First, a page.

Here's an article by Stephen Graham Jones that cautions writers against falling into the habit of depending on "rituals" to start a writing session:The Case Against Writing Rituals
By "rituals," he refers to elements along the lines of a favorite mug, a particular type of pen, or, as he admits having succumbed to at one point, a "lucky" hat. He also includes in that category needing a quiet environment or a certain block of time to generate wordage, things that I wouldn't have thought of as rituals. He has trained himself to write anywhere, for as long a time as the situation allows, with whatever tools may be at hand. He also discusses a more insidious habit, a routine of reading e-mail and checking social media pages before easing into a creative session. I wouldn't have called that behavior a "ritual," either, but on reflection it does qualify for the label. I admit to a similar tendency to feel I must clear away the daily computer chores that don't require much thought before diving into the work of writing. Too often, getting through the minutiae leaves less time for actual work than I'd expected.
Somewhere Isaac Asimov recounts an interview when he was asked whether he performed any pre-writing rituals. After a puzzled inquiry about what the interviewer meant by "ritual," he answered something like, "I put paper in the typewriter" (or, later, turn on the word processor). As anyone who's read his memoirs or autobiographical essays will recall, Asimov really could write anywhere. When forced to travel, even for nominal vacations, he took his "work" with him. That's one factor he credited for his prolific output.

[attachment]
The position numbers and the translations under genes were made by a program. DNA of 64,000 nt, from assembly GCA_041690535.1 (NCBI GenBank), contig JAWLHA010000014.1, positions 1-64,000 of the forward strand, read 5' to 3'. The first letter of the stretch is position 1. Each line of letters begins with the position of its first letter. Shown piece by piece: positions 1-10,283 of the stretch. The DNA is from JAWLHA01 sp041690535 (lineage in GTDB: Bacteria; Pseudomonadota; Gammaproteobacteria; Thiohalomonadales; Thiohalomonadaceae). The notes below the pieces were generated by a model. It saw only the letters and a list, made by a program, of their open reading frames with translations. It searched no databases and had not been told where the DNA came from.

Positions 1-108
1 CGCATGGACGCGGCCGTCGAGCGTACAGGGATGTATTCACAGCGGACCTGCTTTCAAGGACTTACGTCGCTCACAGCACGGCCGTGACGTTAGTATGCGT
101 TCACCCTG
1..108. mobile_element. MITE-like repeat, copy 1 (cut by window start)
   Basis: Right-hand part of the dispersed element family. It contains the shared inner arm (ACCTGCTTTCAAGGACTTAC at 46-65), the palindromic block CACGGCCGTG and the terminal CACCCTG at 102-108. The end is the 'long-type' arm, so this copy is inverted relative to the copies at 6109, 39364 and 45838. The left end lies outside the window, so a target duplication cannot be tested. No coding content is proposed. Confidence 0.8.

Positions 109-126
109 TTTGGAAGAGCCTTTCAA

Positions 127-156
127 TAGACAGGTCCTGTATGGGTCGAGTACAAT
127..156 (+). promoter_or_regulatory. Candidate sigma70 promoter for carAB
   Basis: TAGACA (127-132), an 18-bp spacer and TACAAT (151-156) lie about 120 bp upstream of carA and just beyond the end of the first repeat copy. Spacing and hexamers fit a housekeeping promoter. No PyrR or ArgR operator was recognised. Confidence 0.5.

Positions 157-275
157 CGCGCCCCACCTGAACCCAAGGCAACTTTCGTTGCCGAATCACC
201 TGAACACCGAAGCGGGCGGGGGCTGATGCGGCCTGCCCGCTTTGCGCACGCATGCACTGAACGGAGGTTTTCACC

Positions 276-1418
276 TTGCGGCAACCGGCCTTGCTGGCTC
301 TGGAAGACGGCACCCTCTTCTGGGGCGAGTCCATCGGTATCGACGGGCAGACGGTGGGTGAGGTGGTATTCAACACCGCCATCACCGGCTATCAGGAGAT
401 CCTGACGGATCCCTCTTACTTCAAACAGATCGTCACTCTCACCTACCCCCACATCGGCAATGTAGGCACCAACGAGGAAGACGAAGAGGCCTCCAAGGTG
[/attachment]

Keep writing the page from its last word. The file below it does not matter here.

Maybe Stephen Jones's disapproval of rituals isn't completely justified, though. Can't they have a sort of placebo effect? Mightn't it be helpful to have an established process that primes the creative part of the brain to get into gear?
Margaret L. CarterCarter's Crypt